Greek Theater, Berkeley
Saturday, Aug. 22, 2015
Better Than: Driving to Los Angeles for FYF and having to stop at an Arby’s in Fresno to pee.
“We’re from Minnesota. Can anyone point that out on a map?”
When Slug, aka Sean Daley, asked this question of the crowd at Berkley’s Greek Theater on Saturday night, he wasn’t trying to condescend them. Much to the contrary, Atmosphere’s success as a Minneapolis-based hip-hop outfit is a tribute to their universal appeal. Slug’s confessional rhymes, coupled with the impressive soul-sampling and catchy hooks of DJ Ant’s beats is the reason that 20 years after the founding of Rhymesayers Entertainment, the label is as vibrant and relevant as ever.
Showcasing the diverse talents of Rhymesayers, the artists that played before Atmosphere were less openers and more the first two-thirds of a raucous party that no one wanted to end. First to the stage was Brother Ali, who admirably handled the daunting task of whipping the still-arriving audience into a frenzy. Tracks like “Tight Rope” and “Take Me Home” did the job. Brother Ali demanded the crowd’s attention with his fast, impactful delivery.
The highlight of his set, however, came in the form of guest poet Amir Sulaiman, who delivered a blistering rendition of his poem “We Must Win” in the middle of Ali’s set. It was a bold move to silence the beats and let a man speak his truth on sobering topics, but Sulaiman’s conviction and precision was potent ammunition and set the tone for an evening highlighted by artists unafraid to seize the stage and provide their fans with the rare, spontaneous moments that make us want to see live music.
Following Brother Ali was the Dilated Peoples, a trio from Los Angeles that recently released their first album with Rhymesayers (and fifth overall). MCs Evidence and Rakaa rapped in a tag-team approach, finishing each others’ verses and running across the sizable Greek stage. While their music didn’t have the message of Brother Ali or the infectious sound of Atmosphere, Dilated Peoples were king in two key regards: energy and DJ skills. On the former count, Evidence seemed deliriously happy to simply be on stage.
“We just got off a plane from Germany, so I don’t even know what the fuck is going on,” he explained.
If Dilated Peoples were jetlagged, they certainly didn’t show it. Midway through their set, they pulled a fan onstage to rap along to one of their songs. He didn’t disappoint, nailing all the words and receiving an enthusiastic response from the group. Before launching into “Worst Comes to Worst,” Evidence picked his spot and stage dove into the crowd, who hoisted him about before safely depositing him back on the stage. The real star was DJ Babu, who showcased some truly impressive skills in a solo breakdown that served as an important reminder to younger attendees that before Macbooks and Pro Tools there was black wax and fast fingers. Props.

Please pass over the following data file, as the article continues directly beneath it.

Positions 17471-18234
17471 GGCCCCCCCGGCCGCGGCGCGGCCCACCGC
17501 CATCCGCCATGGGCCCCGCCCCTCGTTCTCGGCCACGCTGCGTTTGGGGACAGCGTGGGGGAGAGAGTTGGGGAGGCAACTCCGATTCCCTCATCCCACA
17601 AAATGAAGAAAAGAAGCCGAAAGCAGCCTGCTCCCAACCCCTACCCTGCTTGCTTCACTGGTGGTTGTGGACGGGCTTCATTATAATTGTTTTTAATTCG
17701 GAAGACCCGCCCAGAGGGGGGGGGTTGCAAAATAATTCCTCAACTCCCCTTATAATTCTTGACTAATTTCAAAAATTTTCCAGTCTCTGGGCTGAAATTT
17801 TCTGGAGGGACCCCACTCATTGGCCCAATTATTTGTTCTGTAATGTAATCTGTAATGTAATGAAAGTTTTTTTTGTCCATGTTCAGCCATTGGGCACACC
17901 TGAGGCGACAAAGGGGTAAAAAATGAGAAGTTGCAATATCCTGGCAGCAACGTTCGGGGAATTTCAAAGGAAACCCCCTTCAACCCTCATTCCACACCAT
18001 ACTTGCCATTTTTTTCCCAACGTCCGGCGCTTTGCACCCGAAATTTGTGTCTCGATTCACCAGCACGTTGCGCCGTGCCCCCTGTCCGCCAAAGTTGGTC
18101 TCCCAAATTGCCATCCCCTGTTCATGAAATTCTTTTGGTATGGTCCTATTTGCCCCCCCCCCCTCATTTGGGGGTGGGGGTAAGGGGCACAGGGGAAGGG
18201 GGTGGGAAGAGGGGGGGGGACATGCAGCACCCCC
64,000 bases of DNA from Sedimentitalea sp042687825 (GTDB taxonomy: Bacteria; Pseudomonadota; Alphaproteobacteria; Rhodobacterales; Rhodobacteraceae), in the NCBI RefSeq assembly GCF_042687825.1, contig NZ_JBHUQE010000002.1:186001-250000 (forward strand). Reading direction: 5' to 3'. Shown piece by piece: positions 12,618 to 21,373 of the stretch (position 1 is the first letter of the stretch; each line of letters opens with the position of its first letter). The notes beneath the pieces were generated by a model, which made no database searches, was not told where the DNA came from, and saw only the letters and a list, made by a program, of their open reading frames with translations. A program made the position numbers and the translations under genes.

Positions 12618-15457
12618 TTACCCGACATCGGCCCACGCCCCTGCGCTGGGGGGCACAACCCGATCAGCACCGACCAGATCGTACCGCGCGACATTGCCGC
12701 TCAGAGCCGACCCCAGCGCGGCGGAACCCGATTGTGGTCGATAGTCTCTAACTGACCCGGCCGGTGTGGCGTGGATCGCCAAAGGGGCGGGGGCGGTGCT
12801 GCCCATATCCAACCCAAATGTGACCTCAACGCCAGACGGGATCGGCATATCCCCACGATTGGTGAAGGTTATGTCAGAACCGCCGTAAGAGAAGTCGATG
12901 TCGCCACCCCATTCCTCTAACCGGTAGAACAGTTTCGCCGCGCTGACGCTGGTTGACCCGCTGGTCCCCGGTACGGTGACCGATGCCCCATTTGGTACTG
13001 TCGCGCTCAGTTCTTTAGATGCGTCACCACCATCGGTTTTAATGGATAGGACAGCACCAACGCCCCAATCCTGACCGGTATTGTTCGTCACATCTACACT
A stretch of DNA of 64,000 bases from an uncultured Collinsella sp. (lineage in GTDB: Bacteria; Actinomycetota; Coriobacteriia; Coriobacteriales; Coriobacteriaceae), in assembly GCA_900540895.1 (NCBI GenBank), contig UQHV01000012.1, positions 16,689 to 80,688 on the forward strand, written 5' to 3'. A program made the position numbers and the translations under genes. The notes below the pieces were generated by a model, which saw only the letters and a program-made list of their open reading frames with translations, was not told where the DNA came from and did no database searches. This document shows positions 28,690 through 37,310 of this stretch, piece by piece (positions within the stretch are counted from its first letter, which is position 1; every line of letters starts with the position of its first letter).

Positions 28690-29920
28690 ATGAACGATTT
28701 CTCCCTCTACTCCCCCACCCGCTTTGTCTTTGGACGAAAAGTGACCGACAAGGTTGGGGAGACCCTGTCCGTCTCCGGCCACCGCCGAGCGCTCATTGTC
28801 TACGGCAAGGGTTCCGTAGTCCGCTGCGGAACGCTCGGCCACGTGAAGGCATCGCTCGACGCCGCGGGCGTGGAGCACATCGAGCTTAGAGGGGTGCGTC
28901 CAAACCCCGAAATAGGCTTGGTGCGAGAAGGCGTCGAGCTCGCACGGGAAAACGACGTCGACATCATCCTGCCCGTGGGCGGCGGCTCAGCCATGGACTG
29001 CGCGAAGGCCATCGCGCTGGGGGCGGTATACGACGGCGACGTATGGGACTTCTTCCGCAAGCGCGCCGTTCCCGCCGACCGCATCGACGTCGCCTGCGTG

After almost two hours of quality hip-hop from the Rhymesayers family, the godfathers finally took the stage. Slug may be 42, but jumping on stage to the lit-fuse beat of “Puppets,” he was right back to his roots as a bratty twenty-something wise beyond his years. Atmosphere jumped between newer tracks like “Kanye West” and “Fortunate” and older favorites. At one point, they burned through a medley of “Don’t Ever Fucking Question That,” “Like Today,” and “Guns and Cigarettes,” showcasing the group’s perennial talent for churning out quality tracks that both bang and make you think once the bass has faded.
While the majority of Atmosphere’s set was high-octane crowd love and good times, things took a serious turn when Slug honored late Rhymesayers artist Eyedea (of Eyedea & Abilities), who passed away in 2010. The song “Flicker,” written in memory of the fallen MC, was a tender moment punctuated by the brutal honesty of Slug's lyrics. Lines like “It stays in my head/That I was on a stage when you were laying in bed/Body was discovered by your own mother/It penetrates my chest, I still taste regret” could’ve been a hard pill to swallow for an audience deep into a night of raised hands and sing-along choruses, but as with so many of Slug’s words, they resonated, rising above the beat to leave a lasting impression. It’s the signature of a true artist.
After asking the crowd if they could point out Minnesota on a map, Slug turned to Ant, his partner in crime from the very beginning, and answered his own question. “We’re the reason they can point it out,” he laughed. Atmosphere was the reason for far more than that. As co-founders of the label, they were the reason two exemplary opening acts turned an Atmosphere show into a Rhymesayers showcase. As enduring, successful artists committed to their brand of indie hip hop for two decades, they were the reason that many of the fans in attendance knew damn near every word of every song. Atmosphere wasn’t the whole party on Saturday night, but they were a reason to throw one. That’s worth learning where Minnesota is.
– One innovative concertgoer used a limp braid of her partner’s dreads to signal to their friends where they were in the crowd. Maybe get a balloon or a something next time?
– Opting to eschew the traditional routine, Slug told the crowd that encores were “an evil device created by the illuminati.” He then filled the time the group would’ve spent waiting to retake the stage freestyling with Brother Ali over the beat for “Sound is Vibration.” More of this please.
-After a fan threw a bouquet on stage, Slug quipped, “Hey Anthony, look – someone killed nature for us!”
The Loser Wins
Don’t Ever Fucking Question That/Like Today/Guns and Cigarettes [Medley]
The Women with the Tattooed Hands [Acapella]
The Best Day
Fuck You Lucy/Pour Me Another
God’s Bathroom Floor
Smart Went Crazy
Cats Van Bags [with Brother Ali]
Blah Blah Blah [with Brother Ali]
Freestyles [over “Sound is Vibration” beat]
Trying to Find a Balance